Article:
Site Evaluation

Over the course of this rotation I had two site evaluations, for which I prepared three H&Ps and one journal article. Both of the site evaluations were held over zoom with two other students present. The two other students were completing their rotation at another hospital’s emergency room. I appreciated having the meeting with them present because I was able to see how the culture of different hospitals plays into patient care and treatment plans. We were able to discuss how each hospital deals with different issues and learn from each other.

For the first site evaluation I presented a patient who presented to the fast track area complaining of pain in her great toe. She was diagnosed with gout. The reason I chose to discuss this patient was because I was really fascinated that people really do present as we learn in class, sometimes. I went to speak with the patient on my own and when I came to discuss her with the provider I was certain she had gout. It felt really cool to finally see this diagnosis in real life, complete with many of the details we had learned about. For example, the pain was on her great toe and she also admitted to having a diet rich with red meat and seafood. The other patient I wrote about, but did not present, had a cecal volvulus. One of the feedbacks I got was that I should have presented this patient because it had more to discuss and more teaching points. For my next site evaluation I was determined to find and present a patient with more to discuss.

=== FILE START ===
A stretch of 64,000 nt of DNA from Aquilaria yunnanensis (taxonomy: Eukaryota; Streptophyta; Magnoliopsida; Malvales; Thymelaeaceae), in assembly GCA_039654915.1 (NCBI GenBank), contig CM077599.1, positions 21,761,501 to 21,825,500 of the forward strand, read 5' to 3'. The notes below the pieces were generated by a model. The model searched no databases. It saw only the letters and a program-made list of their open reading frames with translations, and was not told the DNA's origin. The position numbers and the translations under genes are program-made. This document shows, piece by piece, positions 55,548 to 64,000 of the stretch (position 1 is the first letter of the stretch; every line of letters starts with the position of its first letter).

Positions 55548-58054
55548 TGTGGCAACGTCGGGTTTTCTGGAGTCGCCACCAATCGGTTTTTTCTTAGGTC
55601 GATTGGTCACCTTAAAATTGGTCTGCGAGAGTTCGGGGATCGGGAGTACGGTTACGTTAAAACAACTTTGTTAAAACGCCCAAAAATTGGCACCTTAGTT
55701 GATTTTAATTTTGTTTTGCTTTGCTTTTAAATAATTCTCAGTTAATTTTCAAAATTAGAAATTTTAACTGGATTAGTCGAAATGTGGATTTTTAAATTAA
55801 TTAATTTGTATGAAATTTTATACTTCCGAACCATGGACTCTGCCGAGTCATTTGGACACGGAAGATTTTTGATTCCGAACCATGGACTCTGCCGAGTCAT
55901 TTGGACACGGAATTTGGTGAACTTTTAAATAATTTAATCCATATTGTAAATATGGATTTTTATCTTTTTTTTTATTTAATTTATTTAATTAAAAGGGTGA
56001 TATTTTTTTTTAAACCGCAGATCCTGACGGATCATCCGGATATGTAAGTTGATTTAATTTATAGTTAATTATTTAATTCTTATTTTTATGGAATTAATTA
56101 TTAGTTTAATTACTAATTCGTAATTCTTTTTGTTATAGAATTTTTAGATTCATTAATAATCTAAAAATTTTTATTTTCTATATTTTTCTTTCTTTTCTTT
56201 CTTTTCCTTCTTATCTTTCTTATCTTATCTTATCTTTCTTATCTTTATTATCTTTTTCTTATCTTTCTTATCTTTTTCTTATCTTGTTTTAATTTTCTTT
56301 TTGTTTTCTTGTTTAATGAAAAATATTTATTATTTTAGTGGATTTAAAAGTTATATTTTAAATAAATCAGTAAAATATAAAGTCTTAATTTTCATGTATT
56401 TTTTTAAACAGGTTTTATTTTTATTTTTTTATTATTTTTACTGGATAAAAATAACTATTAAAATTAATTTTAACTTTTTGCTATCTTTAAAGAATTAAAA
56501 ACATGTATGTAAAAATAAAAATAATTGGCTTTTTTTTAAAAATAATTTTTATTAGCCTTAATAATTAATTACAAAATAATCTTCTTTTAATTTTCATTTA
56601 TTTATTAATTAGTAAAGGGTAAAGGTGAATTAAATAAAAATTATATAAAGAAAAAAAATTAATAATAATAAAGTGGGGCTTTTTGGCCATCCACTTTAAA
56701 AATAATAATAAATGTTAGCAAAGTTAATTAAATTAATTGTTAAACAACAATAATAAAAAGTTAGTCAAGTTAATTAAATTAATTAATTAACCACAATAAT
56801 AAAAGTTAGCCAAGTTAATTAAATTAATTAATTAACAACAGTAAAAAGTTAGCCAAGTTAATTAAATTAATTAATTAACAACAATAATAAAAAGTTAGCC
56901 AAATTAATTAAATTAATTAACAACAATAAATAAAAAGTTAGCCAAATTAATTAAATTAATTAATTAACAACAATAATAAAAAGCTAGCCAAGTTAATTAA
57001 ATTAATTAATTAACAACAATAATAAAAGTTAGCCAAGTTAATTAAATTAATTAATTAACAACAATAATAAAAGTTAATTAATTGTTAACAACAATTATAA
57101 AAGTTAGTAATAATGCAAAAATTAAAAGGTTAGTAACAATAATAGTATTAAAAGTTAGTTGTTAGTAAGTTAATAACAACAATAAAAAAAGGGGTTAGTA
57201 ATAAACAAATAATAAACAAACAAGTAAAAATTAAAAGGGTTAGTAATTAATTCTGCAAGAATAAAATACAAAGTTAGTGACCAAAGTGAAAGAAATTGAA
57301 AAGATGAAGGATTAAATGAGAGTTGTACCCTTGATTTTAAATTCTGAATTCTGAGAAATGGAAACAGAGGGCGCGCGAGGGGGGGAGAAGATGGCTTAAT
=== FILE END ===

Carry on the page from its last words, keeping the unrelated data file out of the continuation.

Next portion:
For my last evaluation I presented a patient going through alcohol withdrawal. This patient had a lot going on being that he also had the flu. We were able to discuss many points including the CIWA score (the score used to assess for alcohol withdrawal syndrome) and the treatment of alcohol withdrawal syndrome. Noting the importance of proper dosing of benzodiazepines in order to prevent worse outcomes with alcohol withdrawal, being that it can be fatal. I also presented a journal article discussing the benefits of adding a single dose of phenobarbital to the regimen of benzodiazepines for alcohol withdrawal.